- Kuwait Times Extra
ALEPPO: Huddled around a fire in a bombed-out building in Aleppo, foreign jihadists say they are fighting for a radical Islamic state in Syria – whether local rebels trying to topple President Bashar Al-Assad like it or not. Among their fellow revolutionaries and civilians, these foreigners draw both respect for their iron discipline and fear that if Assad falls, they may turn on former allies to complete the struggle for an Islamic caliphate. One Turkish fighter in the devastated Aleppo district of Karm Al-Jabal expressed an unbending determination to achieve a state under Sharia Islamic law that worries many Syrians, the West and even regional backers of the anti-Assad rebellion. “Syria…will be an Islamic and Sharia state and we will not accept anything else. Democracy and secularism are completely rejected,” said the fighter, who called himself Khattab. Sporting a shaggy beard and with an AK-47 slung over his shoulder, he warned anyone who might stand in the way. “We will fight them, even if they are among the revolutionaries or anyone else,” said Khattab, who left his job as a driver to fight for two years in Afghanistan before moving to Syria six months ago.
A member of the Jundollah rebel unit, Khattab has little knowledge of Arabic – he spoke in the rubble- strewn building through a Syrian translator – and refused to be filmed or photographed for fear of being identified back in Turkey. The government of Turkey is itself Islamist but strongly opposes the radical ideology of Khattab and the militants who are rising among the rebel groups fighting Assad in a conflict that has claimed at least 60,000 lives. The United States designated Al- Qaeda’s affiliate in Syria, Al-Nusra Front, as a terrorist organization in December after it claimed responsibility for bombings in Damascus and Aleppo. However, many rebels and Aleppo residents say fear of the jihadists is overblown. The West is exploiting it to justify not sending desperatelyneeded arms to the rebels, they say, prolonging Assad’s hold on power. In Aleppo, Syria’s biggest city, the radicals’ influence is obvious.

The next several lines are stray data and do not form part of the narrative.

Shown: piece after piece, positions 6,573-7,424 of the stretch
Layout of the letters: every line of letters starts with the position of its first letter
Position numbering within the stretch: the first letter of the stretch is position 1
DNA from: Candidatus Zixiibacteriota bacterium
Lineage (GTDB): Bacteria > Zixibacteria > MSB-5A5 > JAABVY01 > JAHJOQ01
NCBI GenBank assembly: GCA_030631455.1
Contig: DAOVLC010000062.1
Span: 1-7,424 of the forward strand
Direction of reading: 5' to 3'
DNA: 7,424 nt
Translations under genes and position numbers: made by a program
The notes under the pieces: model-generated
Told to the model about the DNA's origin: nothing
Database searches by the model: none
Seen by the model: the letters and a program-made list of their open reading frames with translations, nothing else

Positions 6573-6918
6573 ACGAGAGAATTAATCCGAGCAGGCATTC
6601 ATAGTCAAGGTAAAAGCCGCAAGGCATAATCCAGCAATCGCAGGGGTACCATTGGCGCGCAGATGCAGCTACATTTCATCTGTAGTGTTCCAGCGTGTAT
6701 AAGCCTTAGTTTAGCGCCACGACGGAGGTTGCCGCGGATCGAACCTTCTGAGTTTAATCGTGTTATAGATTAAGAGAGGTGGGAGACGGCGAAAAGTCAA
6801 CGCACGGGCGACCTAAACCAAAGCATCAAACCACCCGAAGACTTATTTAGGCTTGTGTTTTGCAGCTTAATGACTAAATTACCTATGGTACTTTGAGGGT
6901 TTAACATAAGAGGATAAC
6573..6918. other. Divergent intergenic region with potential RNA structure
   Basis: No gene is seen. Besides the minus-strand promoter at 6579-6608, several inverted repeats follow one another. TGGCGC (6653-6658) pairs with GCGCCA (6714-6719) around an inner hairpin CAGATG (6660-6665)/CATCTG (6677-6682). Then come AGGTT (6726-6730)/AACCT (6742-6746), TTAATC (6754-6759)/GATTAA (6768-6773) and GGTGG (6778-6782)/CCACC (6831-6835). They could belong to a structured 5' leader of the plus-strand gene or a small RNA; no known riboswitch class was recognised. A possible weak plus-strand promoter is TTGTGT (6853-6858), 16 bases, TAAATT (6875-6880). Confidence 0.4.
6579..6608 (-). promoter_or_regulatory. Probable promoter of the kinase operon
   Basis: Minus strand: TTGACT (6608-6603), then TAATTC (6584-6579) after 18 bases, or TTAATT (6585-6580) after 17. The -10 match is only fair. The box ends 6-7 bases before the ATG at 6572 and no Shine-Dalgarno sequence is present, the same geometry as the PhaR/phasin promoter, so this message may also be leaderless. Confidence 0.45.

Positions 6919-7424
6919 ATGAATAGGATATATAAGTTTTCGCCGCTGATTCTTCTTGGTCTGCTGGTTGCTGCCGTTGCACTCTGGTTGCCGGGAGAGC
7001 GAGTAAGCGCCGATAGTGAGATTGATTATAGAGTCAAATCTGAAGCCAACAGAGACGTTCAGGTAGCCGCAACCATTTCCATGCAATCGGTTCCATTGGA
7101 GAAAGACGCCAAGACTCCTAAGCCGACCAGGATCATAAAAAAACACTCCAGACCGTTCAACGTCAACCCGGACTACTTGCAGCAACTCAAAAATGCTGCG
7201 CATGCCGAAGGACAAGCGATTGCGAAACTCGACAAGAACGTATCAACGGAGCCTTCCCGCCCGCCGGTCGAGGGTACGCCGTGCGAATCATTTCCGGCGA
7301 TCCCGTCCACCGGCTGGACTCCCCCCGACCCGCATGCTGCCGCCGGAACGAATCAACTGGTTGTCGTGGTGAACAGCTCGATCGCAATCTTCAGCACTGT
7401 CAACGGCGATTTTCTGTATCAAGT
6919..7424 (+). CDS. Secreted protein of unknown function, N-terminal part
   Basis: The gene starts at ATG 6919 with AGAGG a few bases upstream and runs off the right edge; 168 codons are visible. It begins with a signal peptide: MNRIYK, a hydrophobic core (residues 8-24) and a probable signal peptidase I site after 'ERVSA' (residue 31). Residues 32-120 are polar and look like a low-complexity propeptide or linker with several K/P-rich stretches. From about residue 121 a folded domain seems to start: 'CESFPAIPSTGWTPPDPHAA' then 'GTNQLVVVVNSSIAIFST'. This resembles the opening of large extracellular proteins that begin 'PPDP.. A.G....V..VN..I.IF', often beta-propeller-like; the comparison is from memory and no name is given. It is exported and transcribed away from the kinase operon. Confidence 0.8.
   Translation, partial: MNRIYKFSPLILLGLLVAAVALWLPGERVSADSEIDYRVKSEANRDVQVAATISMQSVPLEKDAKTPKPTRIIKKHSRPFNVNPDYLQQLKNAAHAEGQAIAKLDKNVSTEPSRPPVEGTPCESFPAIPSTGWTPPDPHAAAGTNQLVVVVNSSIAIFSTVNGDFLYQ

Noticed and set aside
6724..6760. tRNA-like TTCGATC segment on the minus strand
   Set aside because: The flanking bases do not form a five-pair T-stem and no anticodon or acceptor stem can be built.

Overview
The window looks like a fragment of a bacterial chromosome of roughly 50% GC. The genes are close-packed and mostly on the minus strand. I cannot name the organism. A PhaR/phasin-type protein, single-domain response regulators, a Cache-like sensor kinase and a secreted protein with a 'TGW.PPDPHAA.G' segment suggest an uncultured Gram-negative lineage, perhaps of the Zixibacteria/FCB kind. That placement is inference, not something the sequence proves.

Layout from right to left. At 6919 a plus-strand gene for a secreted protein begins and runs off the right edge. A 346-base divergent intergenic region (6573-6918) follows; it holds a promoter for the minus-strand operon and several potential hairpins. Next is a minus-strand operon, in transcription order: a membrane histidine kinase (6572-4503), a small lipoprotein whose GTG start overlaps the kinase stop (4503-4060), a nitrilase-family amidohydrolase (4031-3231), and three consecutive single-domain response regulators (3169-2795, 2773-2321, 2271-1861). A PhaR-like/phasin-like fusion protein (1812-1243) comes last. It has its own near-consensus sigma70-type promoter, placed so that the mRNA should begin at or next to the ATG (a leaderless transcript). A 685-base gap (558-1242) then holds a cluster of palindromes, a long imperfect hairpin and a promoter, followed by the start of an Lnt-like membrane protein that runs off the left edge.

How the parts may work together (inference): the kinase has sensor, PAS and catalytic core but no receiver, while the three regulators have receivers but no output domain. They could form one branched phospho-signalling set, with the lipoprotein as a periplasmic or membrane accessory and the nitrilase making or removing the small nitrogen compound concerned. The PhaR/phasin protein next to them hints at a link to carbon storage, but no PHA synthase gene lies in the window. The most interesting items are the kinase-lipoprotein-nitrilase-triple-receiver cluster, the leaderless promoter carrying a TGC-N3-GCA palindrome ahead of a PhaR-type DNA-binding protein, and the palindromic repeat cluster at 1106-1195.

Many rebels drive through the shattered streets in cars emblazoned with black Islamist flags carrying religious slogans. Accounts differ on how much radical groups coordinate with units of the mainstream rebel Free Syrian Army (FSA). Many rebels praise the skills of the jihadists – often honed in Afghanistan or Iraq – saying they are among the bravest fighters although they tend to be reclusive. Some, however, are new recruits in the holy war in a country they call Al-Sham, recalling a greater Syria established after the Muslim conquest over 1,300 years ago. One such is Abu al-Harith, a stocky, fair, 27-year-old from Azerbaijan who spoke at a rebel base in Karm al-Jabal, a district so damaged it seems to have suffered an earthquake. “This is my first time to embark on a Jihad because … there was no one worse than Bashar. Even Stalin was merciful compared with him,” said the young man, who wore a ski mask and had a black badge bearing an Islamic religious slogan sewn onto his green fatigues. —Reuters
Read by 1231